Plum Curculio


I collected the thinings in two different containers so I could compare the amount of plum curculio damage to undamaged fruit, and to separate the compostable fruit from that going to the trash.

I’d never thought about making plum pickles. Now I’ve got to look that up!

@Auburn I waited longer than was probably ideal to spray, because I was trying to avoid pollinators by waiting for some of the lagging blooms to finish up. There wasn’t much of a wait though because they all bloomed at about the same time.


this is the pickled green peach recipe I intend to try.

Umeshi plum wine is easy 50/50 fruit and rock sugar cover with strong Soju, sochu or saki(boost the proof with Vodka or everclear if necessary) .

You are what you eat and all those PC larva have ever eaten is plum so I would use them too. pricking the plums will infuse them faster serves them right.

Please share your thought about thinning plums

I live in MS and after all the tornados yesterday I expected to wake up to most of my bagged fruit on the ground. I unfortunately woke up to my Spice Zee on the ground :expressionless: I think I’m just gonna go back to all berries.

The first pic is how straight I could get it to stand back up without support, second pic is with the tree bungie tied to a stake. Taking bets on the tree’s survival rate


If it didn’t snap I would guess 80%. Never had stone fruit tilt like that. I have had apple trees tilt and they lived fine after straightening.


I couldnt see where anything snapped, the soil is crazy soft after all the rain and was spongy from a mole I killed last fall


I’m in Mississippi also, your tree will be fine because you re positioned it quickly. My four Spicezee’s are all fine. We did have a tornado pass us within a half mile yesterday, but no damage. It might be helpful in future to prune your trees to a more open center, allowing air to past thru in high wind events. Most years I have to open my trees up during hurricane season. In 2011 I lost a lot trees being broken off at the graft union during a hurricane.


Don’t worry, it will be fine. Just make sure it is staked very firmly so it doesn’t lean again.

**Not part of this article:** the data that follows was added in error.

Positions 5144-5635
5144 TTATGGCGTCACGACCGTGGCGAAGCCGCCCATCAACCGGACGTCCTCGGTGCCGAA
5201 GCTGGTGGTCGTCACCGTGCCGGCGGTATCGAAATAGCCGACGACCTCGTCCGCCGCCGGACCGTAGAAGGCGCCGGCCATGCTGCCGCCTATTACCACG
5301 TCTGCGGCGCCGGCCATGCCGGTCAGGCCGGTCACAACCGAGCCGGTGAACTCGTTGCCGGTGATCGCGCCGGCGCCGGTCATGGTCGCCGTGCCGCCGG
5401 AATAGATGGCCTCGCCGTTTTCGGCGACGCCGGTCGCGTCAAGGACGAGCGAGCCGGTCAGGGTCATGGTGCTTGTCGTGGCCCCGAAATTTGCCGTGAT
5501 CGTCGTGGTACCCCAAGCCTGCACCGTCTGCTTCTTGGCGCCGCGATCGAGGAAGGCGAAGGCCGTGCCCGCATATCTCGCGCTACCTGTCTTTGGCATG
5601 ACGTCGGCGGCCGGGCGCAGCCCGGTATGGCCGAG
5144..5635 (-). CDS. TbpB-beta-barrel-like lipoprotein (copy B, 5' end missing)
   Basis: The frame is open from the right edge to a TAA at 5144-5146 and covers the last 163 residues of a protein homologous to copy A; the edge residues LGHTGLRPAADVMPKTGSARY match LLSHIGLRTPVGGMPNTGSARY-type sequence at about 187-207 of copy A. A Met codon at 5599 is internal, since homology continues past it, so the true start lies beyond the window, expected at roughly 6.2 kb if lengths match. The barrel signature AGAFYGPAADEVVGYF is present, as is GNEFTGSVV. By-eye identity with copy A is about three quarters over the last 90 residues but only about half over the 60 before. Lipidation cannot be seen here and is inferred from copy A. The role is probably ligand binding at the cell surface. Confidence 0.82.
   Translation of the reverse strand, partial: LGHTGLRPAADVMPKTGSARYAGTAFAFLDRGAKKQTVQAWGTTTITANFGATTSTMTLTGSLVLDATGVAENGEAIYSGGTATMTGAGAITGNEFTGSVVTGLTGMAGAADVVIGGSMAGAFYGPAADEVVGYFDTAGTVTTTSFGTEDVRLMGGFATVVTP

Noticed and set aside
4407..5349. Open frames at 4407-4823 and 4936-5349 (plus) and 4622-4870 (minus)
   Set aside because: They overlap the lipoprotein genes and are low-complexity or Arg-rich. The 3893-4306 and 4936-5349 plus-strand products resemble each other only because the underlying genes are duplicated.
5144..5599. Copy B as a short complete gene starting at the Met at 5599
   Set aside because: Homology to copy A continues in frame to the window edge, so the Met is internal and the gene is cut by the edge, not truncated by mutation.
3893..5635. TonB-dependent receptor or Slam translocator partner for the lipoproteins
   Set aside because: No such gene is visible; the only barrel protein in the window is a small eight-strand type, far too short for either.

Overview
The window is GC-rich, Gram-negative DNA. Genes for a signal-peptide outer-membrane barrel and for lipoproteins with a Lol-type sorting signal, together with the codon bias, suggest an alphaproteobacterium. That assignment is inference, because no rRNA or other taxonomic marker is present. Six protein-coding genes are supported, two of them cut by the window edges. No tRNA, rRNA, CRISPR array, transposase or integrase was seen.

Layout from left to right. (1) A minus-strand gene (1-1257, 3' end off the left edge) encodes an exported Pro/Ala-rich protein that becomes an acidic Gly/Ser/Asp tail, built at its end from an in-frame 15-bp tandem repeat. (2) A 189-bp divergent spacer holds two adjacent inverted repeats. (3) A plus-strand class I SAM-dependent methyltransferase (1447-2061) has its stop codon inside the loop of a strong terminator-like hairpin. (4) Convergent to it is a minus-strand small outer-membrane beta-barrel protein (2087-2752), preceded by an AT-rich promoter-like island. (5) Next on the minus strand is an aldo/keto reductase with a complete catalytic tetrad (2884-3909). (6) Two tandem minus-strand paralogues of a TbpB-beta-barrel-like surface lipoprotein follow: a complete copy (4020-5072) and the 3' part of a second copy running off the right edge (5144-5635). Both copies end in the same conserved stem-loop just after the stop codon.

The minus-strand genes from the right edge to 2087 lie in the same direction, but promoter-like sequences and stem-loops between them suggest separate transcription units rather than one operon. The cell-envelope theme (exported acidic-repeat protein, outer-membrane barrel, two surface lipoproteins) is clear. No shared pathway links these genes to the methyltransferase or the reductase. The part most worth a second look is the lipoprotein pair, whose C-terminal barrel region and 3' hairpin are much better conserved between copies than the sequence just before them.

This is shaping up to be a pretty unusual year for me for curculio… most of the apricots have dropped shucks but I have yet to find a single crescent. I do see feeding bites so they are out there but it looks like it has been too cool for them to lay eggs. I haven’t done a single post bloom spray yet as it has been raining a lot and cool/cold. Usually by this point of apricot development I have done my second Surround spray.

I was much more diligent in the last year on cleaning up drops, so I hope I will have a smaller population this year, but every year I think that I eventually get a mess of crescents at some point. I am sure they are out there and I am sure they will eventually be doing their nasty thing.


@scottfsmith I am almost exactly in the same spot as you Scott. I considered spraying last evening after the storm was over, but the trees were wet and it was somewhat breezy. I then checked the weather forecast, and until Sat the highs will be in low fifties and lows will be in the thirties, not the kind of weather conducive of insect activity, hence I decided to wait till Sun and reconsider spraying then. I also inspected my cots today and did not see signs of curculio assault (bird pecking, yes :triumph:).

By the way, how is your apricot fruit set after all the rain that we got during bloom? My apparent excellent fruit set turned out to be poor as I lost many small fruitlets to blossom blight…